persons from whom the assertion might have been expected to proceed. All this talk about the shelter and protection which the Establishment affords to the sects, is mere cant and twaddle. The fact is this. The Establishment, whether useful to the State or not, whether favourable to the advancement and purity of religion, or not, is closely interwoven with our social system, --so closely that no political tempest could tear it up, that should not at the same time subvert the State. And Dissenters have too large a stake in the welfare of the country, putting aside higher motives, to wish for a political tempest of any kind. The Established Church is a national property, a very large portion of which, though nominally ecclesiastical, is really secular, being in the hands of the laity, and totally alienated from the Church. Yet, from this very spoliation, the Establishinent derives a firmer security, inasmuch as the aristocracy, by being admitted partners in the tithes, are pledged to the support of the whole Estate ecclesiastical. Vexatious and injurious as the tithing system is, from the variable nature of the bargain that has to be struck, and from its being in fact a tax upon improvements, still, the tithe rests upon the same footing as a land-tax, or as the fine upon a copyhold, and is secured by the general laws of property. It is a gross delusion to speak of the Church property as a mere fund for the maintenance of religion. That proportion of it which actually falls to the clergy, is but a small part of the total revenue. Were the remainder, which is in the hands of the aristocracy, to be confiscated, the Church would not be gone', -any more than the constitution was destroyed by the repeal of the income-tax. It will not be easy to persuade the Americans, that they would be a more religious people, if their lands were burdened with great and little tithes. Yet, what else is meant by a Church's being established? Some persons, indeed, will have it, that a test-act is the very essence of an Establishment; that the alliance between Church and State consists wholly in this. Such was pretty nearly the hypothesis of Bishop Warburton. According to this notion, there was no Established Church in these realms prior to the year 1680, and there is one no longer : it is gone, yet, without any political tempest; and the sectaries are safer than ever!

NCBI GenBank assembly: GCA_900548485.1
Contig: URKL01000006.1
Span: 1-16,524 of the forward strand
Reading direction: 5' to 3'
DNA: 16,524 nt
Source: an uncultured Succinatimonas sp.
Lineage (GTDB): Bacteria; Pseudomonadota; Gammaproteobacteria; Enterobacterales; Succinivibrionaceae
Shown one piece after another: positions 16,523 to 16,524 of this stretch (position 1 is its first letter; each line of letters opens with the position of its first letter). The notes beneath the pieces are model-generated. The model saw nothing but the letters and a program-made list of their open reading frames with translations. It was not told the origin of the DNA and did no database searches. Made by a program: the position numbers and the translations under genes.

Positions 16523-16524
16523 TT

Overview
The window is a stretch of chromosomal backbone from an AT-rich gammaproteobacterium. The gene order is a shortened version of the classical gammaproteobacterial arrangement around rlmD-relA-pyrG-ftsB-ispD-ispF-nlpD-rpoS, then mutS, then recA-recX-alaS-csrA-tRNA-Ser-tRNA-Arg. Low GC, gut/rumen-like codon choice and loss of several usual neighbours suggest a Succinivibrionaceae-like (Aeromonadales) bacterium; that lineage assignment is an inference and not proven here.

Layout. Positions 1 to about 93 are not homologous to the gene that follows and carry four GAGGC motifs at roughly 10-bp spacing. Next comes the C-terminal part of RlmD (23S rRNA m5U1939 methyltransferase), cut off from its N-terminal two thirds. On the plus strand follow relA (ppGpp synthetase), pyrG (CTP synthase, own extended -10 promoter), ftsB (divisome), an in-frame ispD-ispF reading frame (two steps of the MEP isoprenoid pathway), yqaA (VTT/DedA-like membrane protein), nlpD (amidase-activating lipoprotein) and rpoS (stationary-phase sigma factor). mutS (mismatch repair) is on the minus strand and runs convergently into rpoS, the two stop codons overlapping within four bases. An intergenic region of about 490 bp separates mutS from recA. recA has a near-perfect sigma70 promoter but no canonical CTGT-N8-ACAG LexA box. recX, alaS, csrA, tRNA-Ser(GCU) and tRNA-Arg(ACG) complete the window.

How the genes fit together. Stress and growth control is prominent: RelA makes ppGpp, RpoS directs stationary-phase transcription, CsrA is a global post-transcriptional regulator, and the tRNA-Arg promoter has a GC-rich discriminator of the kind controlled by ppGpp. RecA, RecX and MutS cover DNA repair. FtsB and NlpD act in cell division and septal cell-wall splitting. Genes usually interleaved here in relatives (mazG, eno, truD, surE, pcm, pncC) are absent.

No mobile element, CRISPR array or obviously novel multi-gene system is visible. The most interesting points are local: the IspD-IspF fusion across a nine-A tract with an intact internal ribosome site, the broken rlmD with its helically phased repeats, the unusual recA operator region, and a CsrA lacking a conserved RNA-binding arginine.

This does not seem, however, to be the opinion of Capt. Basil Hall, who regards the ecclesiastical patronage vested in the Crown, as the most excellent and essential part of the Church Establishment. He considers the Church to be serviceable to the State as ballast',-as the fly-wheel in a great engine',steadying the machinery by its ponderous inertia'; but still, the loaves and fishes are the main thing, and the principal use of the Establishment, it would seem, is its increasing the power and extending the influence of the Crown. We know not what the English clergy will say to this representation; but we cannot admire the Author's discretion in telling it to the Americans. They, who are a kingless nation, will ill appreciate the beauty or benefit of this mutual interference between the Church and the Crown, which converts the religion of Christ into a state engine ; and they will be apt to think that a less costly ballast' may answer their purpose. How can they have, or need, an Established Church, seeing that they have no monarch?